from The American Heritage® Dictionary of the English Language, 4th Edition
- adj. Of or relating to ancient Italy or its peoples or cultures.
- adj. Of or relating to the branch of the Indo-European language family that includes Latin, Faliscan, Oscan, Umbrian, and the Romance languages.
- adj. Of or being a style of printing type patterned on a Renaissance script with the letters slanting to the right: This sentence is printed in italic type.
- n. The Italic branch of Indo-European.
- n. Italic print or typeface. Often used in the plural.
from Wiktionary, Creative Commons Attribution/Share-Alike License
- adj. Of or relating to the Italian peninsula.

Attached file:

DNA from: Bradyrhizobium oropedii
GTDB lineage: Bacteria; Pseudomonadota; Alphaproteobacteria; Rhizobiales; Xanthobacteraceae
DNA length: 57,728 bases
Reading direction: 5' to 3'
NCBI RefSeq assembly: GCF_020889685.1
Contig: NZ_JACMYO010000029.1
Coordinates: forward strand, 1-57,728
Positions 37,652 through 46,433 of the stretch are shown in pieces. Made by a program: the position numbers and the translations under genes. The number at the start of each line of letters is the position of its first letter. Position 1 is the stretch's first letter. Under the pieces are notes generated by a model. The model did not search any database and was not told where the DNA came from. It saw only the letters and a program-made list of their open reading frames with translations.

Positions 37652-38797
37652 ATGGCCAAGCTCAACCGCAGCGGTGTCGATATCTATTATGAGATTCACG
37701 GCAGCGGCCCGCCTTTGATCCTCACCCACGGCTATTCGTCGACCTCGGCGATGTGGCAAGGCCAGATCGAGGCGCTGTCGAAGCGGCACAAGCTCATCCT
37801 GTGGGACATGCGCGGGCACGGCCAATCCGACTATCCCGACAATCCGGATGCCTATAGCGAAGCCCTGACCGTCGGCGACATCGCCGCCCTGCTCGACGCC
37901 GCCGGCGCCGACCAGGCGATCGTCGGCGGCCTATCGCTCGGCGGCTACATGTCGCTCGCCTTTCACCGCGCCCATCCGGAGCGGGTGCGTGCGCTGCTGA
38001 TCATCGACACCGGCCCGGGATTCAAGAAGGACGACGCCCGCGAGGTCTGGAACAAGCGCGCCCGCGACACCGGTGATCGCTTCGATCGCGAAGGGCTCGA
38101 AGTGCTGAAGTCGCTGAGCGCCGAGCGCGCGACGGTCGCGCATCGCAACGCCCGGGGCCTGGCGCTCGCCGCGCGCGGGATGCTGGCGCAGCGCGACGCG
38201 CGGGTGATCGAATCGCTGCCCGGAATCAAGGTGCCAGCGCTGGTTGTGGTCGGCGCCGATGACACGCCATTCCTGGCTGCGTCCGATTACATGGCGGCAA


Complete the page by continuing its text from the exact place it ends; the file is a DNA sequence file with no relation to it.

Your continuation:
- adj. Pertaining to a subfamily of the Centum branch of the Indo-European language family, that includes Latin and other languages (as Oscan, Umbrian) spoken by the peoples of ancient Italy and also the Romance languages (Italian, French, Spanish, etc.); the group of ancient languages of this branch as contrasted with the modern Romance languages; Osco-Umbrian
- adj. Pertaining to various peoples that lived in Italy before the establishment of the Roman Empire, or to any of several alphabet systems used by those peoples for writing their languages.
- proper n. An Italic language.
Latin Italicus, from Italia, Italy.(American Heritage® Dictionary of the English Language, Fourth Edition)